New York, April 3, 2009 — Gerard Lynch '75, the Paul J. Kellner Professor of Law at Columbia Law School and a federal district judge for the Southern District of New York since 2000, has been nominated to the U.S. Court of Appeals for the Second Circuit.
“Professor Lynch is a gifted and popular teacher, whose wisdom and commitment to service inspires colleagues and students alike,” said David M. Schizer, Dean and the Lucy G. Moses Professor of Law. “If confirmed, he would join Professor Deborah Livingston on the Second Circuit bench, continuing a tradition of judicial service to the appellate court in New York by Columbia Law School graduates and faculty that dates back to the court's establishment in 1891 when Emile Henry Lacombe LL.B. 1865, served.”
Lynch will continue to be on the faculty where his principal teaching and research areas include criminal law and procedure, sentencing, and professional responsibility. He has published and lectured on federal racketeering laws, sentencing, plea-bargaining and other aspects of criminal law, constitutional theory, and legal ethics.
Lynch’s professional history began in 1980 as assistant U.S. attorney for the Southern District of New York until 1983, prosecuting white-collar criminal cases and serving as chief appellate attorney. He returned to that office as chief of the criminal division from 1990 to 1992. He was appointed counsel to numerous city, state, and federal commissions and special prosecutors, investigating public corruption, including the Iran/Contra investigation, where among other responsibilities he briefed and argued the prosecution position in the appeal of Oliver North. Additionally he briefed and argued cases in federal appellate courts, including the Supreme Court, as a cooperating attorney with the American and New York Civil Liberties Union.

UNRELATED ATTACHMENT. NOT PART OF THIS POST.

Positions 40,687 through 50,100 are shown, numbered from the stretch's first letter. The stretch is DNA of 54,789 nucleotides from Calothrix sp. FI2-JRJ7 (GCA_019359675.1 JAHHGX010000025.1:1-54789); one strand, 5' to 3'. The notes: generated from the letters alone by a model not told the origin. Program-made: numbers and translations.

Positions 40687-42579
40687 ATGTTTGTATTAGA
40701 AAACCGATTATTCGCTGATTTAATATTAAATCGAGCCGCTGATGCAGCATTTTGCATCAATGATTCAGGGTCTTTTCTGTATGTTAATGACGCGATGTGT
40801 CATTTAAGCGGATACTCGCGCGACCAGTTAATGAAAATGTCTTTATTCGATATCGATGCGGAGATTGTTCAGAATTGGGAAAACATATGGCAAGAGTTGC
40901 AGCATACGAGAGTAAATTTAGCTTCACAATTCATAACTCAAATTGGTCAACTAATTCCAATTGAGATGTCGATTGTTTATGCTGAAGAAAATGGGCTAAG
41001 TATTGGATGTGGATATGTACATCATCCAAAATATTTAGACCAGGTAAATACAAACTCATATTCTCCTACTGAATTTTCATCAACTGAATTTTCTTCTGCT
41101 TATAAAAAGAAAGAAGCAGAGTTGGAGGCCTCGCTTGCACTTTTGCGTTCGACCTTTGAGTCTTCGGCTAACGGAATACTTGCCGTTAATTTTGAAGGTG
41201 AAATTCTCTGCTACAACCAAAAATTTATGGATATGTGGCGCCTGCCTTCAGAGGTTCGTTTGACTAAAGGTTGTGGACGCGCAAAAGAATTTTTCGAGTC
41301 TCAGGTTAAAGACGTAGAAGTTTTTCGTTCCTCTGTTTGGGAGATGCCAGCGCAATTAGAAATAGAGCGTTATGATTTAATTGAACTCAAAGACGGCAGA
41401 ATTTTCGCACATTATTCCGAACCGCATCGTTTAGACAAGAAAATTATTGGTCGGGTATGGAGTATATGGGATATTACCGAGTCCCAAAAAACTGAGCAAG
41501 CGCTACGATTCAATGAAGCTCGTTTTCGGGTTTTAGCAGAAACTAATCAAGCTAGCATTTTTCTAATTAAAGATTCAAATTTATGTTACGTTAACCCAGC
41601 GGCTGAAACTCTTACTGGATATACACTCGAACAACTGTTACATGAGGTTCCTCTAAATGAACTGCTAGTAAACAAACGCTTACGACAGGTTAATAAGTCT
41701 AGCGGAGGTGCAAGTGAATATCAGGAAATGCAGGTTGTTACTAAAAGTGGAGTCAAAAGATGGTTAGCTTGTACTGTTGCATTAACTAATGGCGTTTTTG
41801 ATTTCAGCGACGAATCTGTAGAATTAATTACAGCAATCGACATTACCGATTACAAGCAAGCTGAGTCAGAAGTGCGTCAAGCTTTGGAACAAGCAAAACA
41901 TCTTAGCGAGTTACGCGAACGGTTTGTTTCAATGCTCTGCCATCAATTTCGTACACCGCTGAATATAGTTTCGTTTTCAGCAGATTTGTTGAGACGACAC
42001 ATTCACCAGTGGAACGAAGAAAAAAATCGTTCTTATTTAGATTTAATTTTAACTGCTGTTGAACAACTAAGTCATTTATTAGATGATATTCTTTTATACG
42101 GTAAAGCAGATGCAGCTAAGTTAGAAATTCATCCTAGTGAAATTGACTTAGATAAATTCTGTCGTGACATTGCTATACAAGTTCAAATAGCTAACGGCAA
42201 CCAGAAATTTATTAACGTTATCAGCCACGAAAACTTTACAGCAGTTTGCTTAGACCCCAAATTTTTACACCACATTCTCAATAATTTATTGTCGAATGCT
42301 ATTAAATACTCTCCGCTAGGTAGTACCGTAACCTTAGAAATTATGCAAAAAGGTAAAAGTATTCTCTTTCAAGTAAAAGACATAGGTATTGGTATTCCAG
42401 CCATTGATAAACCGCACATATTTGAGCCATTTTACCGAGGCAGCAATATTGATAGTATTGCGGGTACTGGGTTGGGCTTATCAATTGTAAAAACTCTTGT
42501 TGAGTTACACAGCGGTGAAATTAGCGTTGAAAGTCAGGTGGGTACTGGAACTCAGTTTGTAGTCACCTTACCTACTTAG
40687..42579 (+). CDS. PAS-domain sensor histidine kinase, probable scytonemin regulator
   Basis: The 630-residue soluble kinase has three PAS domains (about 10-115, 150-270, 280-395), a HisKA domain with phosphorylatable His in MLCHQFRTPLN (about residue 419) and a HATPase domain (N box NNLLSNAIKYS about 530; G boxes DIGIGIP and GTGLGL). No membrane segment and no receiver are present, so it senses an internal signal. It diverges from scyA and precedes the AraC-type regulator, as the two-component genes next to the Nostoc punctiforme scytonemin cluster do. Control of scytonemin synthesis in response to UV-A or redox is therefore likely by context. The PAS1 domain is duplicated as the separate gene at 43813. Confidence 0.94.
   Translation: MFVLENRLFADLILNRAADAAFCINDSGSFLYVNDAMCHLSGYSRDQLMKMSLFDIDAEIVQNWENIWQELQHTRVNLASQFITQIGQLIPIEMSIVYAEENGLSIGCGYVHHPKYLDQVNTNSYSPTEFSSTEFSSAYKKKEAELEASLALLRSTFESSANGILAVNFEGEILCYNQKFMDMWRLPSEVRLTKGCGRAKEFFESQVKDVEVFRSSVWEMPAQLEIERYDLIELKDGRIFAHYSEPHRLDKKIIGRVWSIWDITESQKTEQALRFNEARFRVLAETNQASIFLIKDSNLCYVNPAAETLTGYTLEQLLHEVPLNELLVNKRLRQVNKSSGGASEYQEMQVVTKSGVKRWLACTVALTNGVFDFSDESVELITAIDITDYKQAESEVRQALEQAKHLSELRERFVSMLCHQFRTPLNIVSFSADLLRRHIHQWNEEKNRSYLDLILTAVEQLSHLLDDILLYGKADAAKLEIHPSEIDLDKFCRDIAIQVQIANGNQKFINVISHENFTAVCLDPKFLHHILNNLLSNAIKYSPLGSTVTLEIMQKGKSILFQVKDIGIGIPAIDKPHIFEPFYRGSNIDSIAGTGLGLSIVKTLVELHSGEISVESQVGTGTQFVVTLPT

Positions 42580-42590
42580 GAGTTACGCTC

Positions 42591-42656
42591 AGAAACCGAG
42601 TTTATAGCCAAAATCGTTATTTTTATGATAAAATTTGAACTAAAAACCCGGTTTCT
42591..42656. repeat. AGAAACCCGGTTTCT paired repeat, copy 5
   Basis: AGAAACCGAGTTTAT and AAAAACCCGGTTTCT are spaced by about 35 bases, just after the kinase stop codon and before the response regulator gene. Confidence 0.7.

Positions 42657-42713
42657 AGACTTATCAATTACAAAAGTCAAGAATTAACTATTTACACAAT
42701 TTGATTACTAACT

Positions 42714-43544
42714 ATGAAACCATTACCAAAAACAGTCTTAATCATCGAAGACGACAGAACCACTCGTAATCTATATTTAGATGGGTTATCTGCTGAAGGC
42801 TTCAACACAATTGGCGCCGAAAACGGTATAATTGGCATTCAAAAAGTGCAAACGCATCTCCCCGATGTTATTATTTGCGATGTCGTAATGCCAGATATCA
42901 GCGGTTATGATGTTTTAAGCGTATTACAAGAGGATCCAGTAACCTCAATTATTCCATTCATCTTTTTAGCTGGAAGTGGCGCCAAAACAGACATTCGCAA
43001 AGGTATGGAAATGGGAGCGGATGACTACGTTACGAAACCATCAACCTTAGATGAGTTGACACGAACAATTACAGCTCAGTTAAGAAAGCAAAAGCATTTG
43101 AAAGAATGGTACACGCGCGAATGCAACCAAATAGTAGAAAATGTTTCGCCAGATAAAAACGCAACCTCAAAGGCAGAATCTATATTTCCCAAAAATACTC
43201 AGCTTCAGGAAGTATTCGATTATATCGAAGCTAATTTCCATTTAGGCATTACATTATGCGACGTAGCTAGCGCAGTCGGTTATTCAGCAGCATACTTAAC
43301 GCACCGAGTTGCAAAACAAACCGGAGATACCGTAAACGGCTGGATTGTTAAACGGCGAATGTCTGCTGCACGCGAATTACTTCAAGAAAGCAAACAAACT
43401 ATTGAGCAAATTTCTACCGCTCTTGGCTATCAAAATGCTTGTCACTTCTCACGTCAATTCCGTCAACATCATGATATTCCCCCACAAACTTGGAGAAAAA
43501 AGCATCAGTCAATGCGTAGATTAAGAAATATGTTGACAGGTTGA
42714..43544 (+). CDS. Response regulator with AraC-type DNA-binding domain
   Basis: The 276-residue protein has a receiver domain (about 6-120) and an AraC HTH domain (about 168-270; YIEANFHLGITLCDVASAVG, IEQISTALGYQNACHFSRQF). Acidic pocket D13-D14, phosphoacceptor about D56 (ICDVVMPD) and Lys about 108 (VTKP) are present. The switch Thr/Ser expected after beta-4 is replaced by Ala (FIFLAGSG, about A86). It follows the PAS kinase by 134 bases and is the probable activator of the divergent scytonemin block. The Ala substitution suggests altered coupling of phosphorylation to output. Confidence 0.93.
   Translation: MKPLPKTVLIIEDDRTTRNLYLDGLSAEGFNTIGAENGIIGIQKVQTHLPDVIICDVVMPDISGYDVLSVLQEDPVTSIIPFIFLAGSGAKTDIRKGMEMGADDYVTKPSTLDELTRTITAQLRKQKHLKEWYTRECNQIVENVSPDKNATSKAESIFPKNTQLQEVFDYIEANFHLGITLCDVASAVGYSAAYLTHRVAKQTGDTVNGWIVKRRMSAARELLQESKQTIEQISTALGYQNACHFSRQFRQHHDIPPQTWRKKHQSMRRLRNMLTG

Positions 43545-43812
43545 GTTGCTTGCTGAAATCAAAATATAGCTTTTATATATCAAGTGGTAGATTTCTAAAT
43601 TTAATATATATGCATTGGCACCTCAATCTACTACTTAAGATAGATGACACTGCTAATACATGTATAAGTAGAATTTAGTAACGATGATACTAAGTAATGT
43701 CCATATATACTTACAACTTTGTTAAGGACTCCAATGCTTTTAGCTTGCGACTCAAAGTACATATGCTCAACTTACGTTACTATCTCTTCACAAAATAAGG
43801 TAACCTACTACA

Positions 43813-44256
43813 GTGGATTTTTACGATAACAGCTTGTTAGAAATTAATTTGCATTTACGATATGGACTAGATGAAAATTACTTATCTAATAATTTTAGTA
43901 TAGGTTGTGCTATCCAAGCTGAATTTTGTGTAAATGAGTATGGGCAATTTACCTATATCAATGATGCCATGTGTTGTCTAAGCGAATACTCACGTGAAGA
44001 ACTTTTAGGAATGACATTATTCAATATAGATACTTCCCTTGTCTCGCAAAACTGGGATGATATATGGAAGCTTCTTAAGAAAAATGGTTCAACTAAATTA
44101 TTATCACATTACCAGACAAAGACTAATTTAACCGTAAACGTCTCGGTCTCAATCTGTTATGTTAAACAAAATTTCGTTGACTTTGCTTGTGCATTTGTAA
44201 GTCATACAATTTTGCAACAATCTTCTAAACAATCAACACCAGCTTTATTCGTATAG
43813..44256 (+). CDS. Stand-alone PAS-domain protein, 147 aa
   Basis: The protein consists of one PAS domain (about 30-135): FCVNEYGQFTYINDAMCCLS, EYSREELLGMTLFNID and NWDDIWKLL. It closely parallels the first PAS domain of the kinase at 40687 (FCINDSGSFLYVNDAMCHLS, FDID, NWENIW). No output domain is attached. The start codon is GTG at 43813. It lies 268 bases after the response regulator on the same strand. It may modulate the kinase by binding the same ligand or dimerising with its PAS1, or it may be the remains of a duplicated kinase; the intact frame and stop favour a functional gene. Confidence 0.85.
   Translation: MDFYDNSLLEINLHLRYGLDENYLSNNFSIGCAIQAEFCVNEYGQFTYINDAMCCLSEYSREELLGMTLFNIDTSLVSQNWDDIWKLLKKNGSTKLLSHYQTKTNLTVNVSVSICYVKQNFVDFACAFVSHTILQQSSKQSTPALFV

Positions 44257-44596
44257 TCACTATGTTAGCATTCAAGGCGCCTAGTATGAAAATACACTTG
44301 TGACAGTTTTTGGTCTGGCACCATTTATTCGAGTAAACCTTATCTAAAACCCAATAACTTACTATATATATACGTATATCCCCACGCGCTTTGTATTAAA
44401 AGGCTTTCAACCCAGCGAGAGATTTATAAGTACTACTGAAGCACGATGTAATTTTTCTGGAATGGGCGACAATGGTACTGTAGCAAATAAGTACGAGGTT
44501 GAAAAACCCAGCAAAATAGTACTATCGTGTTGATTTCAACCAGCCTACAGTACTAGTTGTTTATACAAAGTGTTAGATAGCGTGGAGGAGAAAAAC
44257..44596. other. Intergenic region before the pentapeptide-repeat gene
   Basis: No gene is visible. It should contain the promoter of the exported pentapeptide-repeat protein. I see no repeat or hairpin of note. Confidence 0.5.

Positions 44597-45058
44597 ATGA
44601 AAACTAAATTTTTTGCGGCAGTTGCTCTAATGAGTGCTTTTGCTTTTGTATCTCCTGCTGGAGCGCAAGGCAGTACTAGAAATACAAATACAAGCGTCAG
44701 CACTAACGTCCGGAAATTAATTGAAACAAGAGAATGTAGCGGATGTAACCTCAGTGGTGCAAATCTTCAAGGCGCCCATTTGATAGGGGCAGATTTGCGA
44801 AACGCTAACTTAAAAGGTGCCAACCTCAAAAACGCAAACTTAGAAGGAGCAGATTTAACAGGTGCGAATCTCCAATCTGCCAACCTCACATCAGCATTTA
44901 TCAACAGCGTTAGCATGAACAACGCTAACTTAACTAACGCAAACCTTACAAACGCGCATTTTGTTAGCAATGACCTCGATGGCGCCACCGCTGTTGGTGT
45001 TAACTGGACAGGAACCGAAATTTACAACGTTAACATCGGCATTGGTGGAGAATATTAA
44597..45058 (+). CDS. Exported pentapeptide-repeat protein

Lynch graduated from Columbia University in 1972 and from the Law School in 1975. After clerkships with Judge Wilfred Feinberg and Justice William J. Brennan, Jr., he joined the Columbia Law School faculty in 1977. He received the student-voted Willis L. M. Reese Award for Excellence in Teaching in 1994 and in 1997 received the University-wide President's Award for Outstanding Teaching, the first Law School faculty recipient of the prize. In November 2008, he received The Lawrence A. Wien Prize for Social Responsibility, which honors individual attorneys who put their resources and legal skills to work for the public good.
Columbia Law School
, founded in 1858, stands at the forefront of legal education and of the law in a global society. Columbia Law School joins traditional strengths in international and comparative law, constitutional law, administrative law, business law and human rights law with pioneering work in the areas of intellectual property, digital technology, sexuality and gender, criminal, and environmental law.